byChristine M. Williams Pilot Correspondent
Sister Pat Boyle, CSJ, associate director of the archdiocesan Office of Pastoral Planning, addresses the Co-Workers conference. Pilot photo/George Martell, BCDS
NEWTON -- The buzz-phrase "new evangelization" can be a difficult concept to put into parish practice. At this year's Co-Workers in the Vineyard Conference, parish leaders received helpful tips on how to reach out to the unchurched in their midst.
Over 150 priests, deacons and lay leaders attended the 8th annual conference, held April 10 at Our Lady Help of Christians Parish in Newton. The conference is sponsored by the Masters of Arts in Ministry Program (MAM), part of St. John's Seminary's Theological Institute of the New Evangelization in Brighton.
Aldona Lingertat, director of MAM, said she was delighted to see parish leaders from all over the Archdiocese of Boston participate.
Keynote speaker Ralph Martin, representative of Renewal Ministries and faculty member of Sacred Heart Seminary in Detroit, spoke about the call of all Catholics to be part of the new evangelization. Reaching out to others certainly includes non-believers, but it also means inviting back non-practicing Christians, particularly those who have been baptized but are not actively engaged in their faith. The faithful who are evangelizing need to have a personal relationship with Christ, a commitment to discipleship and ongoing personal conversion. They also need to be fortified because they are surrounded by a culture that does not support faith life, Martin said according to Lingertat.
Martin told The Pilot that speaking to members of the Archdiocese of Boston was "delightful." He commended the faithful here for their devotion in seeking to evangelize.
"I'm inspired by what I see happening in Boston," he added.
Sister Pat Boyle, CSJ, associate director of the archdiocesan Office of Pastoral Planning, also addressed the conference and said that she has witnessed parishes in collaborative doing innovative work together. Parish leaders are ministering in new and bold ways. She has even witnessed collaboratives working with nearby collaboratives. In one town, two collaboratives have established a single residence for all four priests serving both collaboratives.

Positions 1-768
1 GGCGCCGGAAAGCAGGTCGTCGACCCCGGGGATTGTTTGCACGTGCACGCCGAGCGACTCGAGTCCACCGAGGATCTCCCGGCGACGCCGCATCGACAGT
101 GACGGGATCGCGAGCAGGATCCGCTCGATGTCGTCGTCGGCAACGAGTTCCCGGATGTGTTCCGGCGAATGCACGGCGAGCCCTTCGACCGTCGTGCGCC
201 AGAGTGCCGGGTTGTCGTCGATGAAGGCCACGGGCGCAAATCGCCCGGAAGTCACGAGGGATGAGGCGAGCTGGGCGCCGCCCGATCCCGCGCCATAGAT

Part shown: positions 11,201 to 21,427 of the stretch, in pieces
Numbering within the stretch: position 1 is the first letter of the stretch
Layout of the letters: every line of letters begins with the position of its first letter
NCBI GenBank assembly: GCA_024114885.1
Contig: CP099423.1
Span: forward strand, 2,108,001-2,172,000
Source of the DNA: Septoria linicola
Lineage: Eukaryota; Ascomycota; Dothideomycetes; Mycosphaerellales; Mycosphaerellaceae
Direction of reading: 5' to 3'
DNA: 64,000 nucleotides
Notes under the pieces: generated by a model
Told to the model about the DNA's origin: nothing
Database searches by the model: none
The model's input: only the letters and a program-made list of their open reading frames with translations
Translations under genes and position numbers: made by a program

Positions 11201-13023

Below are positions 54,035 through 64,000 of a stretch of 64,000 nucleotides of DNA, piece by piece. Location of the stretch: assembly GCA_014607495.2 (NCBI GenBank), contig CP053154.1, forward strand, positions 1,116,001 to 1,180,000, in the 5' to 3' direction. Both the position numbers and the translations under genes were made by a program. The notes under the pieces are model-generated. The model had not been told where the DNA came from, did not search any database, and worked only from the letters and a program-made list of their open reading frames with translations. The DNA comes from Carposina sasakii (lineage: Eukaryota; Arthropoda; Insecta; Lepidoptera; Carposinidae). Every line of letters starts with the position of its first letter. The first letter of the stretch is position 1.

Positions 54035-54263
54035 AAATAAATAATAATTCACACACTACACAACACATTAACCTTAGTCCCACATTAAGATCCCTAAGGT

"This builds community among the priests, giving them time for meals together, times for common prayer and greater opportunities for sharing ideas," said Sister Pat.
In the afternoon, a panel addressed the conference and gave participants more examples of innovative initiatives for new evangelization in parishes. Speakers included director of the Office for Lifelong Faith Formation and Parish Support Michael Lavigne, CatholicTV host and collaborative pastor Father Chip Hines, pastoral associate of the Lexington Catholic Community Beverly Good, catechetical youth leader at St. Thomas Parish in Jamaica Plain Marcos Enrique and newly appointed assistant vocation director Father Eric Cadin.
Lingertat said that the panel received much praise. On one evaluation, an attendee commented, "The panel gave me hope for life in the Body of Christ."
Lingertat expressed her gratitude to Our Sunday Visitor Institute that provided a grant to make the day possible, pastor of Our Lady Help of Christians Father John Sassani, along with the parish staff and all of the participants.
Ellen T. Oesterle, MAM administrative assistant, said that everyone who gathered at the conference was energized and engaged. The day met its goal of bringing together parish leaders in a faith-filled learning environment.
"The Co-Workers Conference is a day of unity in mission, worship and education," she said.